It’s November — nearly the end of the fall semester — and by now, freshmen across campus have done what we do best: get involved. Everyone seems to have found his or her niche in Yale’s community, which makes it easy to forget how ridiculous the process of joining clubs and organizations actually was.
It’s amazing how much changed in just three months; the same freshmen that were once frantically applying, interviewing, trying out and/or selling their first-born children to join organizations are now satisfied members of insert-your-favorite-club-here. They’ve undoubtedly come a long way. Some braved club applications that rivaled Yale’s own admission application in length; others shone in the midst of literally hundreds of their peers in try-outs; still more students stared down panels of interviewers and an unlikely few survived all these at once.
Let’s step back for a moment. These are college clubs — not fancy fellowships, not jobs and in most cases, not even organizations that realistically require specialized knowledge. Save for traveling teams whose budgets are too small to take on very many students, there really isn’t a good reason for clubs to put students through eight-page long essays or multiple rounds of interviews. Yet this appears to be the norm. Exclusivity for exclusivity’s sake is not only silly, but damaging to the quality of the Yale experience.
Don’t get me wrong: I understand the necessity of an application. I even buy why clubs need to conduct interviews or host callbacks. No student is entitled to membership within an organization. The problem lies in the sheer volume of work that’s expected of anyone joining a campus organization.
It’s a system that penalizes students who don’t immediately know what they want to get involved with. For indecisive freshmen, writing applications or interviewing for clubs becomes a full-time job because, as the old saying goes, “It’s better to have options open.”
Moreover, such recruitment processes make it harder to start new activities. One of the first pieces of advice I heard from upperclassmen at Yale was to “try new things — but nothing too new.” After all, with such limited time available and such high barriers to entry for many activities or publications, it was probably a good idea to focus on organizations that I could actually get into. This is preposterous. If there’s any time to try something new, it should be in college.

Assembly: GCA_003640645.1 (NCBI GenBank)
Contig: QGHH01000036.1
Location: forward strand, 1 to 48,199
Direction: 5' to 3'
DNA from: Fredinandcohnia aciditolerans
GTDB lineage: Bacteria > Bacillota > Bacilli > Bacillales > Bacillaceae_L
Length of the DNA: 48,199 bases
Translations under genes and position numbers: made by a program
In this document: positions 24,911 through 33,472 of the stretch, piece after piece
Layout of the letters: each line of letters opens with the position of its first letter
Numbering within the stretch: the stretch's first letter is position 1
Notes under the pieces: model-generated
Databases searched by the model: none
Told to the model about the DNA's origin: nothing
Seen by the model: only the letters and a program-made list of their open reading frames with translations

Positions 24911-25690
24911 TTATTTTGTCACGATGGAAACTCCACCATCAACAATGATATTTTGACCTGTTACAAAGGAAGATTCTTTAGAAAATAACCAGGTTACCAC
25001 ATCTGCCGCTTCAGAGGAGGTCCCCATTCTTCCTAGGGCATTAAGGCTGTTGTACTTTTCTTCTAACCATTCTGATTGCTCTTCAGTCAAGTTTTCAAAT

The most troubling fact of all, however, is that once a student joins a club, all this work makes it hard to leave. What happens when a club isn’t the best fit for a student? Sometimes, the student leaves or does little in the organization, having taken a spot that another student would have gladly filled. Other times, the student stays on to justify the work that he or she did to join in the first place. These problems can’t really be fixed easily, but they’re made all too common by freshmen haphazardly applying to every club in sight.
What makes this all the more absurd is that such recruitment cycles aren’t even necessary in many cases. Publications, for example, can very easily have guest writers. For performance groups and traveling teams, a recruitment cycle is necessary, but it would be easy to capitalize on all of the applicants. Why not host workshops or competitions with a small entry fee (and a prize)? Doing so not only gives non-team members a chance to participate in the activity, but can serve as a pretty effective fundraiser to boot. A good number of political activism organizations and community service groups don’t employ cumbersome recruitment applications, and they appear to be working just fine too.
This exclusivity stands in stark contrast to the rest of Yale’s culture. From day one, the University is incredibly accepting of freshmen. Freshmen aren’t excluded from campus events in any way. Unlike Princeton and Harvard, where the eating and final clubs exclude freshmen, there are no similar social restrictions at Yale. The same upperclassmen who help us move our stuff into our dorms at the start of the year or take us to lunch shouldn’t be the ones artificially creating barriers to entry for clubs.
A good share of blame belongs to the freshmen themselves. I, along with many others, should certainly have been pickier about the clubs I ended up applying for, and even more selective about the clubs I ended up joining. That said, Yale’s clubs need to fundamentally rethink the way they recruit members. We’re not in high school anymore; let’s not recreate the college admissions process during the extracurricular bazaar.
Shreyas Tirumala is a freshman in Trumbull College. Contact him at email@example.com.